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Statistical analysis of extreme values. From insurance, finance, hydrology and other fields. With 1 CD-ROM (Windows). 2nd ed. (English) Zbl 1002.62002
Basel: Birkhäuser. xviii, 443 p. (2001).
The asymptotic theory of extremes is a well developed mathematical discipline. It tells us what to expect in extremal behavior and it provides possible models for data evaluation when extremes govern the underlying stochastic laws (examples are high winds, floods, human life spans, and many others). The models look simple because the only possible limit distribution for normalized maxima of independent and identically distributed random variables is a three-parameter family of distributions \(H_c(A,B,x)\), where \(A\) and \(B\) are related to location and scale, and \(c\) is a shape parameter. The estimation of \(c\), however, is very sensitive, and there is no current acceptable estimator for it even under ideal circumstances. The most widely used method, known as the threshold estimator, for estimating \(c\) is based on the top \(k\) order statistics in a set of \(n\) observations, where \(n\) and \(k\) must be large and \(k/n\) must be small.
In fact, each of \(1/k\), \(1/n\) and \(k/n\) must be negligible compared with the estimated value of \(c\).
Since in many real life situations \(c\) is in the range of -0.05 to 0.05, the requirements on \(n\) and \(k\) in the preceding sentence can hardly be met with available data sets. Add to it, that \(A\) and \(B\) are estimated form the data, after which the initial observations for further analysis become exchangeable rather than independent. The limiting distribution is no longer the classical limit theorem but a much better approximation is provided by the penultimate limits, first mentioned in the literature by R.A. Fisher and L. Tippett [Proc. Camb. Phil. soc. 24, 180-190 (1928)] and it was fully developed into general results by M.I. Gomes in her Ph.D. Thesis (1978); a large part of which appeared in Ann. Inst. Stat. Math. 36, 71-85 (1984; Zbl 0561.62015).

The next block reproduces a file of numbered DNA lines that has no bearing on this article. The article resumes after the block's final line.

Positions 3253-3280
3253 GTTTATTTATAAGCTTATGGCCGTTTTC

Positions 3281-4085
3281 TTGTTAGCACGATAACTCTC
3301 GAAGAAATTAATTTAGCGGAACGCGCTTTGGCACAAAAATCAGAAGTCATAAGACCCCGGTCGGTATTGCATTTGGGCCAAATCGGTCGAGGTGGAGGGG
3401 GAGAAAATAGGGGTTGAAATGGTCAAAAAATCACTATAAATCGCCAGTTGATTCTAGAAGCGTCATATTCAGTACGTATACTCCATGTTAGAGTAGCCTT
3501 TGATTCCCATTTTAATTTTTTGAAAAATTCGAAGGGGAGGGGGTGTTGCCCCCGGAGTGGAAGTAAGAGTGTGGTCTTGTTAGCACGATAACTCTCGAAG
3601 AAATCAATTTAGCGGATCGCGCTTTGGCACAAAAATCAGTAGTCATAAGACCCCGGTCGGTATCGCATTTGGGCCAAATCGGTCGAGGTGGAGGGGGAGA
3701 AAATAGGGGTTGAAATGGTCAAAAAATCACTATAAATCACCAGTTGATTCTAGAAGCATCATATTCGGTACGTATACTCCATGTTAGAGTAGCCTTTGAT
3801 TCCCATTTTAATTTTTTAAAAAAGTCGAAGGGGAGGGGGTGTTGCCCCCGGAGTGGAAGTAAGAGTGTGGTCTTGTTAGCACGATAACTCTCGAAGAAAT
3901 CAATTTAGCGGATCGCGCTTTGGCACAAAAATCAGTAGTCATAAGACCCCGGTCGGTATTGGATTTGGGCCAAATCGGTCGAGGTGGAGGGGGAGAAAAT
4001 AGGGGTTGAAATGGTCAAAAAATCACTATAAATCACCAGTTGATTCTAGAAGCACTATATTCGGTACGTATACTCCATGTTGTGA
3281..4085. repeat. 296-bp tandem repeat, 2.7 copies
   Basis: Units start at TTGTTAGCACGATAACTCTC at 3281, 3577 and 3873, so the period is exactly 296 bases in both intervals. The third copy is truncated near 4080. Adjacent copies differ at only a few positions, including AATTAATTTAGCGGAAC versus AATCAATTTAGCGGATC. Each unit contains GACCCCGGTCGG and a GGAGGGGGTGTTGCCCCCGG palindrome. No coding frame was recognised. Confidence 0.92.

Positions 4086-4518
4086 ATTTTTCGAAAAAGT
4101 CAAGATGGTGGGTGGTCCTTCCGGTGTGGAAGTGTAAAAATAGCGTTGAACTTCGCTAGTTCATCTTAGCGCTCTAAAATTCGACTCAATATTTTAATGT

Yet, in the past 10 to 12 years, a number of books appeared on the statistical analysis of extremes which ignored all these difficulties and spoiled the theory by giving guidance to applied scientists who in turn, when using the guidance, obtained contradictory results. The largest problem is taht if a \(c<0\) is accepted as the true value then \((-1/c)\) provides an upper bound on the random quantity under investigation, which may lead to huge losses to society. For more details, see J. Galambos, Statistics for the 21st Century, 173-187 (2000); and J. Galambos and N. Macri, J. Appl. Stat. Sci. 9, No. 4, 253-263 (2000; Zbl 0962.62108), J. Struct. Eng. 15, No. 7, 792-794 (1999); ibid. 128, 273-274 (2002).
The book under review is careful in regard to the problems raised above. This is the only book known to the reviewer that emphasizes the importance of penultimate behavior. Furthermore, while not criticizing the threshold method, the authors point out that the same set of data may lead to different conclusions from what is given in the book and actual citations are given.
The structure of the book remains the same as in the first edition from 1997, see the review Zbl 0880.62002. It is therefore more than evaluation of extremal data. The authors deal with general problems of parametric models, including processes and time series. The book therefore can be of interest to statisticians who are not necessarily dealing with extremal problems.

62-02 Research exposition (monographs, survey articles) pertaining to statistics
62G32 Statistics of extreme values; tail inference
60G70 Extreme value theory; extremal stochastic processes
62G30 Order statistics; empirical distribution functions
62M10 Time series, auto-correlation, regression, etc. in statistics (GARCH)
62P05 Applications of statistics to actuarial sciences and financial mathematics
86A32 Geostatistics
time series